The Story of Céline
Céline P. Sitbzouda was born in 1995, and lives in the province of Ziniaré. Her father, Emmanuel Sitbzouda, has cerebral palsy. Her mother, Christine Wena, is a housewife. Her family lives in a small village. Céline has been supported by A Better Life Foundation since she was seven years old. Given that her school results were not satisfactory, she was unhappy, and chose to learn a profession instead. The Foundation helped her training as a seamstress. She is now in her third year of her apprenticeship. She says that she is happy with her work, and as a result of her success she is able to help her family. They are, unlike many poor families in Burkina Faso, able to afford more than one meal a day.
Céline is the last of four paternal siblings. In addition to Céline, her older brother was sponsored and supported by A Better Life Foundation. He did well in school, went on to study at college, and now works as a senior agricultural technician in the province of Zoundweogo. At present, thanks to the way in which Celine and her brother have made the most of Foundation support, their family’s conditions continue to improve. Céline says that she would like to use her skill to become a fashion designer one day.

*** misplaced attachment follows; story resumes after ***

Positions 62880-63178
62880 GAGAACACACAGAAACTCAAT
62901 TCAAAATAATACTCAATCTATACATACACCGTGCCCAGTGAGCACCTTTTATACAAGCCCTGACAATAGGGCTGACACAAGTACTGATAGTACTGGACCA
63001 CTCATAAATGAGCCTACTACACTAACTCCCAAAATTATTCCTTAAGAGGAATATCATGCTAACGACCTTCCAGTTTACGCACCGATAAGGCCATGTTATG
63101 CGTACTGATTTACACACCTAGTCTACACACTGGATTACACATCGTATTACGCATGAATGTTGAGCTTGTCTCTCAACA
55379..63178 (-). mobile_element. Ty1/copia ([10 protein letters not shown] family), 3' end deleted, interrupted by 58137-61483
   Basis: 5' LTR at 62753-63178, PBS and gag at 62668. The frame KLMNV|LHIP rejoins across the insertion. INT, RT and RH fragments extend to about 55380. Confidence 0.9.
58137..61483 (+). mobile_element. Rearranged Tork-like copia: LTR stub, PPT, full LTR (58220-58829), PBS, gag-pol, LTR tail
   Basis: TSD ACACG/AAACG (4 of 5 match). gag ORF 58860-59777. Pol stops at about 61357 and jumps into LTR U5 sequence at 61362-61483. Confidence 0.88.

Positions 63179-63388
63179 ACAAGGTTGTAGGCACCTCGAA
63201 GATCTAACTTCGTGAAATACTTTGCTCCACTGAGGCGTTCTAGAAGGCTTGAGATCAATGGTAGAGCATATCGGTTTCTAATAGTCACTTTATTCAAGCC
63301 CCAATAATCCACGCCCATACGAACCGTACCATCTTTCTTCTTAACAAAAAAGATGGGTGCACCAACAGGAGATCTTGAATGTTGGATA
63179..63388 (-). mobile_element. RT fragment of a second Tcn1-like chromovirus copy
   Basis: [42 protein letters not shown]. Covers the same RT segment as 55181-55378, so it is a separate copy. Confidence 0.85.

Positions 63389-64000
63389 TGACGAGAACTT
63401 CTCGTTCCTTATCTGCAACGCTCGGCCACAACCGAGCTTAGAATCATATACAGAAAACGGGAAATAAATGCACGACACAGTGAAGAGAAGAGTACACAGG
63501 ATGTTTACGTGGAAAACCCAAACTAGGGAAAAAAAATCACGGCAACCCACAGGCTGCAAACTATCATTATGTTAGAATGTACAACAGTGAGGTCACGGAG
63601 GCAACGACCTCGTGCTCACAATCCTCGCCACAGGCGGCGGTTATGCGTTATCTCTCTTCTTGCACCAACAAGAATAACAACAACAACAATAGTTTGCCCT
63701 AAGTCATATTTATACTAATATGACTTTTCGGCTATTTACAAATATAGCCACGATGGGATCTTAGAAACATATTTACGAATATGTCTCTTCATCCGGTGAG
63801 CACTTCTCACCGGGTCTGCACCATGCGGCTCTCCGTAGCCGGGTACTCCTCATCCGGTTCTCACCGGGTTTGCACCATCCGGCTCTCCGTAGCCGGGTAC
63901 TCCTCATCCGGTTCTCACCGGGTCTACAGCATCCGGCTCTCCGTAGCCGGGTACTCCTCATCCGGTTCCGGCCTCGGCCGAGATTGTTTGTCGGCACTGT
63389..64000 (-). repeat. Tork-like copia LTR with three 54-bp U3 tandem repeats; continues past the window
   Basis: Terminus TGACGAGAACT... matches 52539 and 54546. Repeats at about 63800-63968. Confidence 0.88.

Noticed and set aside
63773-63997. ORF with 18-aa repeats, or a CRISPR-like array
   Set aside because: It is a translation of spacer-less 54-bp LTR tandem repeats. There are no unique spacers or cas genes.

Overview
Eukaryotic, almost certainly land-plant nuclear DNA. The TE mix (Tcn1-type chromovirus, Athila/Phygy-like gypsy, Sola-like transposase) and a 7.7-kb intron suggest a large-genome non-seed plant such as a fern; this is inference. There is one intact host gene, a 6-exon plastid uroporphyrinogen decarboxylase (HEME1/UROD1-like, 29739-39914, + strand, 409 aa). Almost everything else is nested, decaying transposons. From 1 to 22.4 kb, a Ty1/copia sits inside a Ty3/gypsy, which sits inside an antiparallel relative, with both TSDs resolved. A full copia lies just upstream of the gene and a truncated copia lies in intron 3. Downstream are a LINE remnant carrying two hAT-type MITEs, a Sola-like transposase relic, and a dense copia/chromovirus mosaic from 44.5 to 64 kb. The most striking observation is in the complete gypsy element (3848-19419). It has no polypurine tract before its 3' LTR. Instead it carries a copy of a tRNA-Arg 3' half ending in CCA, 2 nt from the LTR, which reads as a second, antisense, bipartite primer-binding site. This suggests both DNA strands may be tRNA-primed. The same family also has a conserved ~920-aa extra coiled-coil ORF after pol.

The Story of Denise
Denise Sawadogo is 17 years old. Her father, Alassane Sawadogo, is a farmer. He is a polygamist with two wives. Her mother, Elisa Ilboudo, is a housewife. Denise suffers from a facial malformation called cleft lip and also has a problem with her left eye. Her parents are from the Ivory Coast and she lives with her grandmother in the village of Guiè. For a long time Denise was shunned by her family and marginalized in their village because she had a cleft lip. She is the fourth of nine children on her father’s side and the first of five on her mother’s side. Her family lives in a building constructed from scavenged metal sheets and wooden boxes.